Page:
We are firm believers in eating well and getting as much nutrition through food as possible. Magnesium is found in all kinds of delicious easy to eat foods, however, it is not always enough due to those prone to deficiencies including the elderly, athletes, medication interactions that cause levels to decrease and those under high levels of stress. However, magnesium food choices to include are:
- Dark Leafy Greens (kale, Spinach, collards, broccoli)
- Beans and legumes (black beans, mung beans, chickpeas, soybeans)
- Pumpkin Seeds
- Dark Chocolate (at least 70% cacao)
Enjoy a few of these recipes for ways to increase Magnesium in your diet:
As mentioned, food sources are not always enough. In many cases, taking a magnesium supplement is warranted. In most individuals, magnesium supplements pose no risk and generally are well tolerated by most without causing side effects or toxicity, it is often recommended by health practitioners to take on a regular basis to prevent deficiency.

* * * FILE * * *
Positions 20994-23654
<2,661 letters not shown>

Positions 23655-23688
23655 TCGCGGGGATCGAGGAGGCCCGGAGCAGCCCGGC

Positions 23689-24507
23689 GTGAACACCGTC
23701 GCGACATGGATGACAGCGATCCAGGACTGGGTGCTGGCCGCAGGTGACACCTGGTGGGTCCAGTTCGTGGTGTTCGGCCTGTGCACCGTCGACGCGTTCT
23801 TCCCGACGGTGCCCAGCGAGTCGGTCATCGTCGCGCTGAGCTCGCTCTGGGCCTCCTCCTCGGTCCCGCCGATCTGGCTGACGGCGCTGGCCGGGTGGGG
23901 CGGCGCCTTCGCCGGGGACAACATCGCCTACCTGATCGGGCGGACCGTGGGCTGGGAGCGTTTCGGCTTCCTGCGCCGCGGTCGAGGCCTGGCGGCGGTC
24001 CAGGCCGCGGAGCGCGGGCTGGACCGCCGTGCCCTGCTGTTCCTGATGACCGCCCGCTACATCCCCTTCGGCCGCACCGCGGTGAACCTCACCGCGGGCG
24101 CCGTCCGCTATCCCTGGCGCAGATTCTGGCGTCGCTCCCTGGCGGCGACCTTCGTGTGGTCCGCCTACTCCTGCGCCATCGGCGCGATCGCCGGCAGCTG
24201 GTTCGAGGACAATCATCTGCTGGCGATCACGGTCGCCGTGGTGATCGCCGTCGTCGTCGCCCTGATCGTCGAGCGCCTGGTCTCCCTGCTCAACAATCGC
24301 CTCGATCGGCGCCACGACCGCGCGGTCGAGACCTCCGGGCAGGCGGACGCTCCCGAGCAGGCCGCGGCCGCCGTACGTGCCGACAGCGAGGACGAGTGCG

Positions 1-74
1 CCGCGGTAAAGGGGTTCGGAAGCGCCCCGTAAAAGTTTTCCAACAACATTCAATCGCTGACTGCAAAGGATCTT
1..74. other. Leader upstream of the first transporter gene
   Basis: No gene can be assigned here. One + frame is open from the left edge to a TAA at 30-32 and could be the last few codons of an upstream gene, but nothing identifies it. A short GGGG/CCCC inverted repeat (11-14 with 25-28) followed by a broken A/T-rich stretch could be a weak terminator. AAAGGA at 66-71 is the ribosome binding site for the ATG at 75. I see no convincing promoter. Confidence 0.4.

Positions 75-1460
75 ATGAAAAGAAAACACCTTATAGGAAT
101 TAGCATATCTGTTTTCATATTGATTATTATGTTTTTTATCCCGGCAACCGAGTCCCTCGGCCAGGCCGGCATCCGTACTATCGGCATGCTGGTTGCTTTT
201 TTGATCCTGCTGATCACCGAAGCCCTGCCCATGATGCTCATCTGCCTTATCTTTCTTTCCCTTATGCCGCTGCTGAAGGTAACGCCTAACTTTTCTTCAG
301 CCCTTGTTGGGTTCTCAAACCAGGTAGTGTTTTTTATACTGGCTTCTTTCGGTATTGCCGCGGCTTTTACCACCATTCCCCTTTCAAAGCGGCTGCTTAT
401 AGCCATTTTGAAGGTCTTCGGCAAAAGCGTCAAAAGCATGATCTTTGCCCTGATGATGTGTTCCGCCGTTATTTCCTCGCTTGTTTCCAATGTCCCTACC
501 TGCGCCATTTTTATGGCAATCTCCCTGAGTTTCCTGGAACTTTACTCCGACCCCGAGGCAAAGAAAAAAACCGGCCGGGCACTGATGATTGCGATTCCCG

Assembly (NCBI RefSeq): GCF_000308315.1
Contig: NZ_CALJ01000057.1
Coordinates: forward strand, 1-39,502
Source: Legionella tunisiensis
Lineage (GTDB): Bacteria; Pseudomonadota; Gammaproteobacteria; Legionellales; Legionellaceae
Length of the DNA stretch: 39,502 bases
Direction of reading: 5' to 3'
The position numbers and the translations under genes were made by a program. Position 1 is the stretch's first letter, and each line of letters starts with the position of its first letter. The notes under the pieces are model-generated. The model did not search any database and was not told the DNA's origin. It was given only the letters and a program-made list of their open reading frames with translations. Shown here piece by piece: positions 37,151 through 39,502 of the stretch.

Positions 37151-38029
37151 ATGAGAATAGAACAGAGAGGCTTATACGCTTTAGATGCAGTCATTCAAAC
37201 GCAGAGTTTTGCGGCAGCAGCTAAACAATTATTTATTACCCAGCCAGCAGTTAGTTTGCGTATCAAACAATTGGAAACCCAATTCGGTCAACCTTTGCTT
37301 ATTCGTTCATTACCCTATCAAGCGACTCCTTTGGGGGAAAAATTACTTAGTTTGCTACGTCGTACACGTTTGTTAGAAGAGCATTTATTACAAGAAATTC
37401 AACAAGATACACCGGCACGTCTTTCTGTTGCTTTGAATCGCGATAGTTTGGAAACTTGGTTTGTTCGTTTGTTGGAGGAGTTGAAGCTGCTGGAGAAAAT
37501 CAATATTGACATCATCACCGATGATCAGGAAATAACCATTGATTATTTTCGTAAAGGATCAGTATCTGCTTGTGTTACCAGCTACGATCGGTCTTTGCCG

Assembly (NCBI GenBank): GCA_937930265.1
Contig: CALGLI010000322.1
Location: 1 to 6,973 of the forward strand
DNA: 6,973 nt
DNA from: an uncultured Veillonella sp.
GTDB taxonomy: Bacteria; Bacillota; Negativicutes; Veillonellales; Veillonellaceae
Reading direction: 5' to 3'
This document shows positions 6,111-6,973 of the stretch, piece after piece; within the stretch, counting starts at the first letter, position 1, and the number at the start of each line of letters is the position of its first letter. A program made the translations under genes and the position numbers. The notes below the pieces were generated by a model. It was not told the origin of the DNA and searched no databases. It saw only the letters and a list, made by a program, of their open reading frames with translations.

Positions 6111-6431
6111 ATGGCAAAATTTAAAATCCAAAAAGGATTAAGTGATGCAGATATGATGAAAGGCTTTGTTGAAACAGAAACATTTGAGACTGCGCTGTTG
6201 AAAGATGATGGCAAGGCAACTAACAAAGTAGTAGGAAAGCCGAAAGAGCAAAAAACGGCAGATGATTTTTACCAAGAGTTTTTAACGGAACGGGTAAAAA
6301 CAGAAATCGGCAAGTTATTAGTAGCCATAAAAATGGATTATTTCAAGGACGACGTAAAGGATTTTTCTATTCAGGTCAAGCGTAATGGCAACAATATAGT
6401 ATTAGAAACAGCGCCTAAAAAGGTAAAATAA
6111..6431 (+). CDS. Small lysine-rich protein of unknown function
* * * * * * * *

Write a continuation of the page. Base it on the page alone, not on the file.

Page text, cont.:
However, the quality of the supplement as well as the form of magnesium is very important to maximize benefits. The absorption rate and bioavailability of these supplements vary greatly depending on the kind. We typically recommend magnesium acid complexes (citrate, fumurate, asparatate, gluconate, glutamate, ascorbate, lactate and malate) or chelates (glycinate, lysinate, taurate) which have less competition to be absorbed unlike magnesium salts (oxide, carbonate and sulfate) that must compete for absorption which make them less bioavailable. Chelated forms are highly available and absorbable by the body since they are bound to multiple amino acids (building blocks of protein), which help to restore magnesium levels.
Here is a list of different forms of Magnesium recommended and benefits:
Magnesium taurate or glycinate:
- Typically more calming
- Helpful for sleep and migraines/headaches.
- Taurine is required for serotonin and glycine also helpful for detox.